Min: At a diner I worked, I once served someone a plate of calamari with a little deep-fried mouse buried among the squid.

Dan: How do you even...?!

Alan: You just say you're sorry.

Min: Yeah, you know, "I feel awful, please let me know if there is anything I can do, of course we'll take this off your bill." You know, the spiel.

Dan: I don't say that. I don't say, "I'll take it off your bill."

Min: Dan, it's a fried MOUSE.

Alan: Well, with the mouse, sure. I mean there's a difference between a hair and a bug versus a Band-Aid and a deep-fried mouse.

Occupational Hazards

Dan: So, moving on... for non-waiters who might be reading this, what difference does a crazy owner make? How does it affect your work life?

Alan: See, I don't mind a crazy owner, you know? I want to make money.

Min: I've worked for some bizarre control freaks. I mean, no social skills, no organization, no sense of sympathy for waiters. And I've had some real psychos--temper tantrums and screaming and throwing chairs across the room. And some real perverts.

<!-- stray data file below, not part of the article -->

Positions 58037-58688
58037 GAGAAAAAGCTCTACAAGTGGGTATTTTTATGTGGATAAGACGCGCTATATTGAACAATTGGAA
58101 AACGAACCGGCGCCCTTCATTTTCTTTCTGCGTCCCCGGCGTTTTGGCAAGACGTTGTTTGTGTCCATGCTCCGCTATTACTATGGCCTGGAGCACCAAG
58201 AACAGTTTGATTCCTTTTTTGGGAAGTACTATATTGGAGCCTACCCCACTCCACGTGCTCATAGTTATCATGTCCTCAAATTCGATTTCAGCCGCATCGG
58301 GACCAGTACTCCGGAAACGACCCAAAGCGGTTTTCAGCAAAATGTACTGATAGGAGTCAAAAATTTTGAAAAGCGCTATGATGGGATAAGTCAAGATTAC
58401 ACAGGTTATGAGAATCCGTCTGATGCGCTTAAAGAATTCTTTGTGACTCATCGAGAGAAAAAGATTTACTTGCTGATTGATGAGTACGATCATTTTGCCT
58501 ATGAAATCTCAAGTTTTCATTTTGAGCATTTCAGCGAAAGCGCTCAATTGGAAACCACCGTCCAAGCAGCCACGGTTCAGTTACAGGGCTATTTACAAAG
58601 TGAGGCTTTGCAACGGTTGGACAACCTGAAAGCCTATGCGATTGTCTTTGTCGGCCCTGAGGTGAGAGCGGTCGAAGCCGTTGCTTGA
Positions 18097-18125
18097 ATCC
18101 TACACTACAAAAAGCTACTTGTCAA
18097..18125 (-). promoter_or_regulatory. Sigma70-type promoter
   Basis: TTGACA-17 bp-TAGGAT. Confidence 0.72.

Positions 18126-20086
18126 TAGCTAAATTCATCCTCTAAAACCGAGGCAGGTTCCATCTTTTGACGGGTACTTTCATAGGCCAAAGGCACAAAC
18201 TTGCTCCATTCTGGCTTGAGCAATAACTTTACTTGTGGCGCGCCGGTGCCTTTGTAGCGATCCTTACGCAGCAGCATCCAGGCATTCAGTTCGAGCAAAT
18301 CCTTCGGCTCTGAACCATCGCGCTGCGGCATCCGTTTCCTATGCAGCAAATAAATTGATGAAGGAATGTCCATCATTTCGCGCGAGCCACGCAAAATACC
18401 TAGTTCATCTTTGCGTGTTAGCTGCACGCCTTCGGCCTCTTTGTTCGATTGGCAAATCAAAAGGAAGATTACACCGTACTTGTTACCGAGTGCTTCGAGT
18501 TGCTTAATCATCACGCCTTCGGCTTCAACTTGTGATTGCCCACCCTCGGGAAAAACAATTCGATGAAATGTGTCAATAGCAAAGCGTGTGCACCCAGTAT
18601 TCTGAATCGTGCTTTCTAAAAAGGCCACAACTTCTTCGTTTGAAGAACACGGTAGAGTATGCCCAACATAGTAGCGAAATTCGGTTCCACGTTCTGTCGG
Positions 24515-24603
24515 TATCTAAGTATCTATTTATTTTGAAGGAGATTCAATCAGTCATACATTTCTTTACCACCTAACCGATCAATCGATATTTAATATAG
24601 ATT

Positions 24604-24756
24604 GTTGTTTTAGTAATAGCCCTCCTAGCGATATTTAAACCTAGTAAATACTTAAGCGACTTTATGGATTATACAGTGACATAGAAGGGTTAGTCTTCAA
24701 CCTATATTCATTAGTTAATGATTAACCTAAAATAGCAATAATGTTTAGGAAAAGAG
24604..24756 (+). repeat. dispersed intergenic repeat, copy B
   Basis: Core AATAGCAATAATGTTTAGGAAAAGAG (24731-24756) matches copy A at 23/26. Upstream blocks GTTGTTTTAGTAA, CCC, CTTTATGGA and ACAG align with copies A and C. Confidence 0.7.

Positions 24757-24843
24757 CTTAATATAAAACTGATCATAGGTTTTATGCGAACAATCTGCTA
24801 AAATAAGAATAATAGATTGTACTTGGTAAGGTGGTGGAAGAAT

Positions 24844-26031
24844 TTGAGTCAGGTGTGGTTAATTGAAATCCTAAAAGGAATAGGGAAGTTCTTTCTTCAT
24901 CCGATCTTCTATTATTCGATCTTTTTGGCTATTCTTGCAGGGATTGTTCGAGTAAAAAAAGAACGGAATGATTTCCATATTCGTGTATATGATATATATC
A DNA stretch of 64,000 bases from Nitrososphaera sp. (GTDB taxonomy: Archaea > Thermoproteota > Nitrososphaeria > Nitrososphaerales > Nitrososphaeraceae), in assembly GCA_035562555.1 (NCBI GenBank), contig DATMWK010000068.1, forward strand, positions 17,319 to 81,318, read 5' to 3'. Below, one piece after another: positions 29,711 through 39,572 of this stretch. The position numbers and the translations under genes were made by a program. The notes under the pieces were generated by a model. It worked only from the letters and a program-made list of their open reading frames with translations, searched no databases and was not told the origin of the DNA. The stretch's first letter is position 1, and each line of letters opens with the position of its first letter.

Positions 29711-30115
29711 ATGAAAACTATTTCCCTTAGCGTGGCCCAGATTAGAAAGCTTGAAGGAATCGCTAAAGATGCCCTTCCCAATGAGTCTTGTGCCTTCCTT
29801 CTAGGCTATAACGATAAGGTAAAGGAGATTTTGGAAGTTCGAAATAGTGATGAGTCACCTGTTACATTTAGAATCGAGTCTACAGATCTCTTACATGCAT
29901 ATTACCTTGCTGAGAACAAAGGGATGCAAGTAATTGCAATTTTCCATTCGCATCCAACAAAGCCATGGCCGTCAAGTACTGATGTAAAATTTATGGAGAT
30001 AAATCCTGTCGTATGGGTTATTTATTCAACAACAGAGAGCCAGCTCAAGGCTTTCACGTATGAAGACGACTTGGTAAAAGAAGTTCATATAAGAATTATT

Alan: Being in the restaurant business is a lot harder for women in general. I mean, a group of men can treat a waitress like shit.

Dan: Especially French men.

Alan: And often owners treat women like shit.

Kelly: Sometimes I don't mind a crazy owner. But when he's calling you a cunt as you're walking out the door, it gets a little heavy.

Min: My least favorite thing would be when restaurant owners would come in and bring all their friends, and sit down and be demanding and high-maintenance. And of course the table would be comped, because it's their restaurant, and they'd expect us to wait on them like royalty, and after all that running around, they would not tip at all.

David: Worse than owners is when you're stuck working with the one co-worker who just drives you nuts... who's hard to work with, who complains about everything--it just sucks the energy right out of you.